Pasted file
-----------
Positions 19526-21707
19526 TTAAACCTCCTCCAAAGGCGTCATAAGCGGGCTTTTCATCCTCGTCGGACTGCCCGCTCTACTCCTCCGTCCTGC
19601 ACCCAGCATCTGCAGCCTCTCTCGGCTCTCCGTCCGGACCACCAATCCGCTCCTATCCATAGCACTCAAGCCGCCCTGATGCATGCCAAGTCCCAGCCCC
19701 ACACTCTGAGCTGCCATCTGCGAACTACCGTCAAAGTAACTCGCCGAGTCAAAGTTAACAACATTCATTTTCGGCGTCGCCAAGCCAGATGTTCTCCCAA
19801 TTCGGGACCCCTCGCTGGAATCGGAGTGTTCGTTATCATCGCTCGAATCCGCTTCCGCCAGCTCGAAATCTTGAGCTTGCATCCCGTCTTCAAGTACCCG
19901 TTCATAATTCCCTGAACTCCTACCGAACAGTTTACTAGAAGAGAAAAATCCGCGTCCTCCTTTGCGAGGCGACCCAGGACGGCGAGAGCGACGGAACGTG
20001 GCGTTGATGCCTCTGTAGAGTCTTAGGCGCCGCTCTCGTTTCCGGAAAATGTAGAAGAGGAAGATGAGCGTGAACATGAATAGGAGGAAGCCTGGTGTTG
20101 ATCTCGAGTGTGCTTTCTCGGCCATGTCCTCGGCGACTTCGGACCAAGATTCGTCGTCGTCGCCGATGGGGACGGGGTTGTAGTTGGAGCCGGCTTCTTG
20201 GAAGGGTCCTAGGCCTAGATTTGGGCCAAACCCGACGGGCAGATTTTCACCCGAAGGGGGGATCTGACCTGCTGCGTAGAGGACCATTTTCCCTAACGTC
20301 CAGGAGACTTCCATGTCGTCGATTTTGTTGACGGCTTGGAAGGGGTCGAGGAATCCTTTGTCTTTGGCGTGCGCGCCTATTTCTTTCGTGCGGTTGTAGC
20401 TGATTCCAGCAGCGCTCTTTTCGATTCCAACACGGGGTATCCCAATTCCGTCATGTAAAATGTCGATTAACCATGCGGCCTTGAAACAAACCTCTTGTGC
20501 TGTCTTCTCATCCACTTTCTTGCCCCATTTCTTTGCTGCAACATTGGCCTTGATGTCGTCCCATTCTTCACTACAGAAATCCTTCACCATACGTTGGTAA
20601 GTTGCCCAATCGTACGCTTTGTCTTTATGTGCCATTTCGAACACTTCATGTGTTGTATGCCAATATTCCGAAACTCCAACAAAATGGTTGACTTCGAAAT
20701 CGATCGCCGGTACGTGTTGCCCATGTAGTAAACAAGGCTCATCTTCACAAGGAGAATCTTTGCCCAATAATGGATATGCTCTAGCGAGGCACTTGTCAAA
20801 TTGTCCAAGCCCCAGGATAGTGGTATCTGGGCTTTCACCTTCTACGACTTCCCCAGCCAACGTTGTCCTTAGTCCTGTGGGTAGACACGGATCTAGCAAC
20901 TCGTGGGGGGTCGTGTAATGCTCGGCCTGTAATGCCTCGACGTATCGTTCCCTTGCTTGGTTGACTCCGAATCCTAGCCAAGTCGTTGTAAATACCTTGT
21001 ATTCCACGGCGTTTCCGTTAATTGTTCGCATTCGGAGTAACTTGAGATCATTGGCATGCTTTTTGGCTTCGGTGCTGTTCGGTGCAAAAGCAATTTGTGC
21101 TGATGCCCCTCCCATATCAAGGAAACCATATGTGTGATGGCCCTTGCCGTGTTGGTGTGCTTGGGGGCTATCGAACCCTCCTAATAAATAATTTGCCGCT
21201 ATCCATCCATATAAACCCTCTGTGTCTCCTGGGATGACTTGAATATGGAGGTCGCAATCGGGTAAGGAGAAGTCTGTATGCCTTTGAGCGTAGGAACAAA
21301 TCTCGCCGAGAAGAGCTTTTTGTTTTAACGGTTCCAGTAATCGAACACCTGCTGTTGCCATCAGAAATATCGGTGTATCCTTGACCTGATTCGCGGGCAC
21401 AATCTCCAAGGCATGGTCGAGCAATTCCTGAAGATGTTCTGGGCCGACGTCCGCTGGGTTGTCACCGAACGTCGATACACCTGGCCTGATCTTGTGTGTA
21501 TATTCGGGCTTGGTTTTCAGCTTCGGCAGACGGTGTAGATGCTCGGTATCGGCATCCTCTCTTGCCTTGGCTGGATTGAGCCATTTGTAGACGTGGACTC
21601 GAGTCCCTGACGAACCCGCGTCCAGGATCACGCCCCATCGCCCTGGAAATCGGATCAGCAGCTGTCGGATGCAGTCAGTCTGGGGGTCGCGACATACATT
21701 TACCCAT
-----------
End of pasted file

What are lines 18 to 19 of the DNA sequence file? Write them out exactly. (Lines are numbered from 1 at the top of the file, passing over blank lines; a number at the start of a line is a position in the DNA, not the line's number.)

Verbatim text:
21101 TGATGCCCCTCCCATATCAAGGAAACCATATGTGTGATGGCCCTTGCCGTGTTGGTGTGCTTGGGGGCTATCGAACCCTCCTAATAAATAATTTGCCGCT
21201 ATCCATCCATATAAACCCTCTGTGTCTCCTGGGATGACTTGAATATGGAGGTCGCAATCGGGTAAGGAGAAGTCTGTATGCCTTTGAGCGTAGGAACAAA